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If a virus is defined as a self-reproducing program, then Rice's theorem implies there can be no infallible virus-detecting algorithm.

Can we take that one step further, as follows? If you have the source code for a virus-detecting program, could you use it to produce a virus that the program will fail to detect?

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  • $\begingroup$ Is this a theoretical or pragmatic question ? $\endgroup$
    – user16034
    Sep 13, 2023 at 13:42
  • $\begingroup$ @YvesDaoust : I'm tempted to say that obviously it's a theoretical question. As to whether it's also a pragmatic question, I suppose you may consider it "pragmatic" to keep the source code secret. $\endgroup$ Sep 13, 2023 at 21:07
  • $\begingroup$ No, I mean are you trying to solve a real-life problem or just playing. $\endgroup$
    – user16034
    Sep 14, 2023 at 8:25
  • $\begingroup$ @YvesDaoust : Neither. I'm trying to understand something. $\endgroup$ Sep 16, 2023 at 23:09

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Following the reasoning of the Halting Problem, you can indeed make a "virus" that performs the following action:

if (this very virus will not be flagged)
    infect everything in sight
else
    do nothing

This is practically possible: you just would have to bundle the entire antivirus with your program in order to perform that check.

However, this will not be helpful, because the antivirus can just flag it anyway, despite the fact that in that case it's actually harmless. After all, actual virus-detecting programs are allowed to have false positives, as opposed to that ideal detector from Rice's theorem.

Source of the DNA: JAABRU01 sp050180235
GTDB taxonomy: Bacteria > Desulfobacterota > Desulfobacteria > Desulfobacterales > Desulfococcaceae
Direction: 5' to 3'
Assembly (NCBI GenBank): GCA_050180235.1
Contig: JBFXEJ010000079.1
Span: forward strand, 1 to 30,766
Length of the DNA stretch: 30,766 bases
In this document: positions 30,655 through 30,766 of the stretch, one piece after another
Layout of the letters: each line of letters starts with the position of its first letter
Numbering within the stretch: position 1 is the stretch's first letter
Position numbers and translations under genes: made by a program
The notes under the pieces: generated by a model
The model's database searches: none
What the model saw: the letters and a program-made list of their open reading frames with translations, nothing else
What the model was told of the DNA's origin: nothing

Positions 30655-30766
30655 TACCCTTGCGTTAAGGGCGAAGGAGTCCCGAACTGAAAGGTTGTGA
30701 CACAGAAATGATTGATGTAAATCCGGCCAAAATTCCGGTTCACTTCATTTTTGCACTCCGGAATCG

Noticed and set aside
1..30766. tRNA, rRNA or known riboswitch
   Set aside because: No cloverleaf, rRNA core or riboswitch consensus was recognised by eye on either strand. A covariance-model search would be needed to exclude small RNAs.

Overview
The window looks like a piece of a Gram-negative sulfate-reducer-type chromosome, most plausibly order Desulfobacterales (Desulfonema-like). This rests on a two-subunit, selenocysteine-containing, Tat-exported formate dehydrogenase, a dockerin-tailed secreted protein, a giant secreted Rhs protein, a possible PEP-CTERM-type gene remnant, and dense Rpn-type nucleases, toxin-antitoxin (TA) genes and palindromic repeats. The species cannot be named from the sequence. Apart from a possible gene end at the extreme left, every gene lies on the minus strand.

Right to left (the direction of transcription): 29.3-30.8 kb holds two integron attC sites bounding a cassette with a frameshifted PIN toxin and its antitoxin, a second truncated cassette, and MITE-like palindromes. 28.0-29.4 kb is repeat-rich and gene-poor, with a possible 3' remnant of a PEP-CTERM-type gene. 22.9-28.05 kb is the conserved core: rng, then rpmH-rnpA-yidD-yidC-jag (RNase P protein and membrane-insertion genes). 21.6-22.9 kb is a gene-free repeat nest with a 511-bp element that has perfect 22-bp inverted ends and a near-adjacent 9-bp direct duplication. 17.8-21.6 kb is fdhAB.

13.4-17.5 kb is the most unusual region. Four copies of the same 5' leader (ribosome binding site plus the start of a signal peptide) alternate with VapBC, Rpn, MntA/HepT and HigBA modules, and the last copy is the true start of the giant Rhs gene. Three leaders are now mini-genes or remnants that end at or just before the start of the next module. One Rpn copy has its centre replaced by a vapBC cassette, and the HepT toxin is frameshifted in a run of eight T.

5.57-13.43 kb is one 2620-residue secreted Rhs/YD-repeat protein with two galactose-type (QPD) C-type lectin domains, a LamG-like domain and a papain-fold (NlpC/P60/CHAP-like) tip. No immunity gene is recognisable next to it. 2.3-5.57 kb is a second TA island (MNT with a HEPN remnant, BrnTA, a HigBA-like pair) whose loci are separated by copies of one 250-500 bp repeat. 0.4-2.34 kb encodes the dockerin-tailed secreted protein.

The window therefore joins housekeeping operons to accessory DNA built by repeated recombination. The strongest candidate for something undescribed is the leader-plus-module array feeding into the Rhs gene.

So, in summary: this trick is possible, but it doesn't actually give you any advantage against the antivirus.

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That line of reasoning demonstrates that if you have a virus-detecting program, there exists a virus that the program will fail to detect.

But it says nothing about how easy or hard it might be to actually construct (find) such a virus. Such matters are beyond the scope of computability theory. If you care about the running time of an algorithm to solve some problem, that gets into complexity theory, which is beyond the scope of Rice's theorem, computability, the halting problem, etc.

If you care about the difficulty of constructing such a virus in practice, then this turns out to be more of an engineering matter, that depends on systems and implementation details. Computability theory and complexity theory are not terribly informative.

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    $\begingroup$ "That line of reasoning demonstrates that if you have the source code for a virus-detecting program, there exists a virus that the program will fail to detect." Actually your statement beginning with "there exists" is true regardless of whether you have the source code or not. $\endgroup$ Sep 13, 2023 at 12:21
  • $\begingroup$ @MichaelHardy, oh, good point. I've made that adjustment. Thank you. (I think the other answer is better than this one in any case.) $\endgroup$
    – D.W.
    Sep 13, 2023 at 17:56

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